In today's world, lifelong learning is a survival skill if one hopes to successfully navigate the daily challenges and opportunities that present themselves. Yet students tend to see such skills as disconnected from what is taught in schools. Their real-world content begins after completing school assignments like a daily checklist, so that when they leave for the day, they can do what they want.
The irony is that most of the skills and concepts taught in schools can have authentic connections to students' lives and the world they live in. When content coverage is the focus, there is no time for authenticity. But when authenticity is a focus, students develop a deeper understanding of concepts and skills through real-world applications and practice -- which develops lifelong learners.
Developing authenticity can be easy just by following these three steps.
Foundation: Significant content is the core of the work.
Skills and concepts are the foundation for what to learn and for having a real-world purpose. Whether it's a lesson or unit, students' time must be invested in achieving growth in the academic outcomes. Otherwise, the experience is in danger of being fluff and a loss of precious curriculum time. Identify the skills and concepts for learning at the expected level of complexity -- as described by Depths of Knowledge (illustrated in the NYC DOE's video) or the Revised Bloom's Taxonomy.
Level 1: Students apply content skills as used by related professions.
Students need to practice the skills as used by professionals from the field. They need this context of skills to understand real-world usage, because without such connections, the learning outcomes become mere tasks to complete and are soon forgotten. Students who struggle with the abstract concepts will find greater purchase to understanding when they hear, see, and apply the skills in meaningful ways as done by professionals. Some examples include:
- Biology: doctor, nurse, coroner, veterinarian
- Math: caterer, accountant, businessperson, statistician, architect
- English: investigative reporter, blogger, organizer, marketer
- Social studies: archeologist, researcher, politician
Lessons and units providing these experiences can engage students with content in ways that traditional abstract approaches cannot. At this level, scenarios and pretend problems based on real-world issues are used:
- Model United Nations
- Science lab experiments
- Essays written about current-event issues
- Debate process used for contemporary topics
- Solving construction challenges through math
While all of these examples are ways to make authentic connections, they are scenarios. It's only a starting place.
Students are not engaging and exchanging ideas with the actual people and organizations who deal with these issues. Instead, they're presenting to their peers and teacher. If this is all that happens, students eventually relate to scenarios as another level of the game called school. The solution is to recognize that a good scenario is one step from being a great real-world experience.
Level 2: Students address an authentic purpose for a community or client need.
It's a game-changer when students must share their draft ideas, proposals, and solutions with someone from a professional field who actually understands the content. They discover that their voice matters as their ideas are considered based on the needs of a community or client. Here are three levels of rich authentic experiences:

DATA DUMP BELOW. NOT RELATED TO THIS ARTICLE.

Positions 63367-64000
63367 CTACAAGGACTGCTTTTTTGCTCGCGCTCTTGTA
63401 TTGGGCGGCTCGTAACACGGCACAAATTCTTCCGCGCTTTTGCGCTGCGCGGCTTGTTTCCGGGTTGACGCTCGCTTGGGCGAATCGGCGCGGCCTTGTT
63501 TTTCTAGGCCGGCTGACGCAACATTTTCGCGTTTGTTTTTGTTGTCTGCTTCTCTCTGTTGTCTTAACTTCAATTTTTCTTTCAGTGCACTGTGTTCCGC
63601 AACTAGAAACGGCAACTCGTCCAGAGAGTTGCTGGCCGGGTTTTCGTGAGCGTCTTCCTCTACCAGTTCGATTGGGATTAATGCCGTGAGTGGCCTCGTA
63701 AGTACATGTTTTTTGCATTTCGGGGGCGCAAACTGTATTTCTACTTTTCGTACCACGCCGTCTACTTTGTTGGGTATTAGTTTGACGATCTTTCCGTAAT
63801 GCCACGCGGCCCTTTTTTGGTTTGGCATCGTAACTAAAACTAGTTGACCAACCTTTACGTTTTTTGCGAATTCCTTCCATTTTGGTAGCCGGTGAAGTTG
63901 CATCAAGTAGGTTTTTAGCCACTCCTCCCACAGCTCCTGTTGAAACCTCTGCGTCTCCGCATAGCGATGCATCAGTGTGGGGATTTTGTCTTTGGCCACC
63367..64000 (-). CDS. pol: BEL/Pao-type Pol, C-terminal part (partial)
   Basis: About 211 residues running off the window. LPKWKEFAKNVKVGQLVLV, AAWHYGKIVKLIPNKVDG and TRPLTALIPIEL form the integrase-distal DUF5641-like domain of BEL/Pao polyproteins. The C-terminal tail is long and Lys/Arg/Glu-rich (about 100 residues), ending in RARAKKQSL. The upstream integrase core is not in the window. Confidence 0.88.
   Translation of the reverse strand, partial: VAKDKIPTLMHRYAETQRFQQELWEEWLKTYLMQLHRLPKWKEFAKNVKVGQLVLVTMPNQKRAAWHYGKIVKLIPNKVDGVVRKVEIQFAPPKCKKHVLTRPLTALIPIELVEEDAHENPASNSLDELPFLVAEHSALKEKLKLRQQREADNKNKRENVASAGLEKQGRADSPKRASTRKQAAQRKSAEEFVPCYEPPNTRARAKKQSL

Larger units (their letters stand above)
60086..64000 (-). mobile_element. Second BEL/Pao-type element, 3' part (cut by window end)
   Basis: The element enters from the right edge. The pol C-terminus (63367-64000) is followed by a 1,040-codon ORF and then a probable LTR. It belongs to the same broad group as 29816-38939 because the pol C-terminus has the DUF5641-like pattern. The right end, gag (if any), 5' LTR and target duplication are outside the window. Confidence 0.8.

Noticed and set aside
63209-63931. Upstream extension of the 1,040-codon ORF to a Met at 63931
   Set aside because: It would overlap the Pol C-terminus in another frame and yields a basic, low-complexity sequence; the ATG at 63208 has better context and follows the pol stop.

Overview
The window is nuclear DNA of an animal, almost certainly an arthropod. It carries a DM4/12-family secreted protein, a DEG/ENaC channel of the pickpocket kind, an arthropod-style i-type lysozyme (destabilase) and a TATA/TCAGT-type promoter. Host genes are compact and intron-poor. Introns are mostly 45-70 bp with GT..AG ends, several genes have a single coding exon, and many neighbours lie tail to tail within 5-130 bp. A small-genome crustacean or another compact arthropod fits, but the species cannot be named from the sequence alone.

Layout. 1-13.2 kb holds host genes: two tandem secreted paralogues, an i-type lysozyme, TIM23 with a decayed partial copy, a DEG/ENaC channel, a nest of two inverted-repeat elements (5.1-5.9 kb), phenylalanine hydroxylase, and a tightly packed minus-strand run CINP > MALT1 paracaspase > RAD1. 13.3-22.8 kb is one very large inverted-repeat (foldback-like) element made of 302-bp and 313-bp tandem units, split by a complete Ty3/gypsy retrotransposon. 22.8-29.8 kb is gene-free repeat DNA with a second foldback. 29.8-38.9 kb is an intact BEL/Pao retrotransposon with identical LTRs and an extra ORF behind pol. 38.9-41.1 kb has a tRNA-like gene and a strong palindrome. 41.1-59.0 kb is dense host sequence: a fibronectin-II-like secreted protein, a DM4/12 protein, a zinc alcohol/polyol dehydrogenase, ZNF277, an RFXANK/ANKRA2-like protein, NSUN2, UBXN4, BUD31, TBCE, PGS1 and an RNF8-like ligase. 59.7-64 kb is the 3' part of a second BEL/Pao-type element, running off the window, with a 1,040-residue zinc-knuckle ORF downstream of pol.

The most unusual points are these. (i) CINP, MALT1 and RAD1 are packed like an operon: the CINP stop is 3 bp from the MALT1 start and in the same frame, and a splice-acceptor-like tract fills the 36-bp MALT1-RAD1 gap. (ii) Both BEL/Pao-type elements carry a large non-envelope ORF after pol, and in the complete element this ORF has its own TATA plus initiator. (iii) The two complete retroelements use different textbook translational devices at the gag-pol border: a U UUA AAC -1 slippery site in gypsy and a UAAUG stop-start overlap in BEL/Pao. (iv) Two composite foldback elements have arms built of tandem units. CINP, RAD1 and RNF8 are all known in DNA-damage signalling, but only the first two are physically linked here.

1. Listen to experts from the field.
Experts serve as a resource for data and partners in helping students understand concepts and skills. They might say things similar to what the teacher says, but because they are experts from the field, students will accept the ideas as truly practical. Experts help students build context for the content that they're learning.
2. Engage students in collegial conversations with the experts.
Where listening to experts gives students the passive experience of receiving information, we must also challenge them to research and craft questions that will engage experts for feedback and clarifying concepts. Students share their ideas and proposals for feedback. The results continue the inquiry experience as students do follow-up research and revisions of work based on the dialog. A motivating factor is that the expert or informed client will listen to their ideas and evaluate the final products.
3. Address the needs of a community or client.
Student voice is a powerful component of lifelong learning. Provide students with an authentic purpose for the tasks by having them share the results with a community or client who can benefit from the ideas. Publish the final work to an audience beyond the school. At lower grades, parents can be a focus, but so can museum curators, zoo staff, and new families with young children. For older students, the potential clientele is endless-- they might submit essays to publications or send the resolutions from the Model UN to the appropriate governmental and advocacy organization contacts.
Use video conferencing tools to bring in experts and clients who can participate at any of these levels. They are more likely to participate virtually because coming in person is time consuming and expensive. With tools like these, video conferencing eliminates distance and time:
Authenticity entices students out of "normal" education. They immerse themselves in learning experiences that have greater depth and longer-lasting results. This is not to say that teachers don't already attempt this. However, when the stakes are raised with an authentic purpose paired with experts and clients, students are more likely to invest time in the process. They will pay more attention to the instructional coaching that teachers provide. Why? Student voices matter, and they do not want to let down their authentic clients.